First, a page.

(BPPV) Benign Paroxysmal Positional Vertigo
Benign paroxysmal positional vertigo (BPPV) is one of the most common causes of vertigo — the sudden sensation that you're spinning or that the inside of your head is spinning.
Benign paroxysmal positional vertigo is characterized by brief episodes of mild to intense dizziness. Symptoms of benign paroxysmal positional vertigo are triggered by specific changes in the position of your head, such as tipping your head up or down, and by lying down, turning over or sitting up in bed. You may also feel out of balance when standing or walking.
The signs and symptoms of benign paroxysmal positional vertigo (BPPV) may include:
A sense that you or your surroundings are spinning or moving (vertigo)
A loss of balance
Blurred vision associated with the sensation of vertigo
The signs and symptoms of BPPV can come and go, with symptoms commonly lasting less than one minute. Episodes of benign paroxysmal positional vertigo and other forms of vertigo can disappear for some time and then recur.
Activities that bring about the signs and symptoms of BPPV can vary from person to person, but are almost always brought on by a change in the position of your head. Abnormal rhythmic eye movements (nystagmus) usually accompany the symptoms of benign paroxysmal positional vertigo. Although rare, it's possible to have BPPV in both ears (bilateral BPPV).
When to see a Doctor
Generally, see your doctor if you experience any unexplained dizziness or vertigo that recurs periodically for more than one week.
Seek emergency care
Although it's uncommon for dizziness to signal a serious illness, see your doctor immediately if you experience dizziness or vertigo along with any of the following:
A fever of 101 F (38 C) or higher
Double vision or loss of vision
Leg or arm weakness
Loss of consciousness
Falling or difficulty walking
Numbness or tingling
Chest pain, or rapid or slow heart rate
The signs and symptoms listed above may signal a more serious problem, such as stroke or a cardiac condition.
CausesWhen to see a Doctor
BPPV is often associated with a minor to severe blow to your head.
Damage your inner ear
Prolonged positioning on your back or stomach.
BPPV also has been associated with migraines and TMJ
Cervical Disc problems
Dislodged otoliths(tiny crystals found in the semicircular canals that make you sensitive to gravity). When they become dislodged, they can move into one of the semicircular canals — especially while you're lying down. This causes the semicircular canal to become sensitive to head position changes it would normally not respond to. As a result, you feel dizzy.
Benign paroxysmal positional vertigo occurs most often in people age 60 and older, but can occur at any age. Aside from aging, there are no definite factors that may increase your risk of benign paroxysmal positional vertigo. However, a head injury or any other disorder of the balance organs of your ear may make you more susceptible to BPPV.
Complications Protocol for Vertigo
Although benign paroxysmal positional vertigo (BPPV) is uncomfortable, it rarely causes complications. In rare cases, if severe, persistent BPPV causes you to vomit frequently, you may be at risk of dehydration. The dizziness of BPPV can put you at greater risk of falling.
Preparing for your appointment
Here's some information to help you get ready for your appointment.
What you can do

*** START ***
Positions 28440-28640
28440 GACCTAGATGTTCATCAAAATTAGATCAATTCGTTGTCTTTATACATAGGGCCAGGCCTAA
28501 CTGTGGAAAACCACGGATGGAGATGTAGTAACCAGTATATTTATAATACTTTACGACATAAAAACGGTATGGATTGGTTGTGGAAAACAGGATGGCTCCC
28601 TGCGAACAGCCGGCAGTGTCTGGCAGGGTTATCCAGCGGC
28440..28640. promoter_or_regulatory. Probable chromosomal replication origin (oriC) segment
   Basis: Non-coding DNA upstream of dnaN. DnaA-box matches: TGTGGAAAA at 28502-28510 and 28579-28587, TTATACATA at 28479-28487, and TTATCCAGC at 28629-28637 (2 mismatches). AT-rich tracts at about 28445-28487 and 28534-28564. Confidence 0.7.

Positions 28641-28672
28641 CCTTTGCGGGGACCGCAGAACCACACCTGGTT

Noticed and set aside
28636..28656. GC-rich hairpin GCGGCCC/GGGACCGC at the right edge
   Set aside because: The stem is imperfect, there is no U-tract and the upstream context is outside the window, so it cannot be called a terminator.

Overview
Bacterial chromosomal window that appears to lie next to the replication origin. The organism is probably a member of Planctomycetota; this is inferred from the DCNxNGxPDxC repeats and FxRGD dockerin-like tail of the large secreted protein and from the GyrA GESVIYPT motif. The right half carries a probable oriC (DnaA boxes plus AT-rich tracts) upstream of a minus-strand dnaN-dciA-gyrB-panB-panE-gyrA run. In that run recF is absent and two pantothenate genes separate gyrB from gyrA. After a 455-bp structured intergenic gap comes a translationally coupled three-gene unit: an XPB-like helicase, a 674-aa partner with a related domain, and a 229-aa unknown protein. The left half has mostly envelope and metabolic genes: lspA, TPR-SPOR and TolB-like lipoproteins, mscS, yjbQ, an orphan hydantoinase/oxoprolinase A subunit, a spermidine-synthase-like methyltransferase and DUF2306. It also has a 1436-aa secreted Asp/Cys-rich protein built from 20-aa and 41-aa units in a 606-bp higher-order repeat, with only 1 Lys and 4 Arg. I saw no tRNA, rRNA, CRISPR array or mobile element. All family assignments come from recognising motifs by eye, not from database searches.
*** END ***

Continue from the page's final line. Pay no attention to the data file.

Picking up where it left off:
Note any recent blows to your head, including even minor accidents or injuries.
Make a list of your key medical information, including any other conditions for which you're being treated and the names of any medications, vitamins and supplements you're taking.
Take a family member or friend along, if possible. Someone who accompanies you may remember something that you missed or forgot.
Write down questions to ask your doctor. Creating your list of questions can help you make the most of your time with your doctor.
Questions to ask the doctor at the initial appointment include:
What tests do you recommend?
If these tests don't pinpoint the cause of my symptoms, what additional tests might I need?
Do I need to follow any restrictions while we're seeking a diagnosis?
Should I see a specialist?
What to expect from your doctor
We may ask a number of questions, such as:
Do your symptoms come and go? How often?
How long do your symptoms last?
Is one or both of your ears affected?
Does anything in particular seem to trigger your symptoms, such as certain types of movement or activity?
Do your symptoms include vision problems?
Do your symptoms include nausea or vomiting?
Do your symptoms include headache?
Have you lost any hearing?
Have you had any weakness, numbness or tingling in your arms or your legs?
Have you had any difficulty talking or walking?
Have you had chest pain?
Are you being treated for any other medical conditions?
What medications are you currently taking, including over-the-counter and prescription drugs as well as vitamins and supplements?
Dr. Berry'sLaser Protocol for Vertigo
The Class IV K-Laser is at the heart of our treatment program. It provides a safe, effective, non-invasive, painless solution for vertigo. Patients respond exceptionally well to treatments and usually notice significant pain relief after just a few treatments. Dr. Berry’s program utilizes the latest FDA Cleared Lasers, and combines them with other therapies to help reduce the pain, strengthen the muscles and increase range of motion. Most importantly these treatments help reduce inflammation/swelling, which helps improve overall function. Dr. Berry has been treating sports injuries for over 35 years and has been helping people suffering from various health conditions during that time. Patients seek his advice and care if they want to avoid surgery if at all possible and help you return to all the activities you enjoy.
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Active Chiropractic and Laser Center
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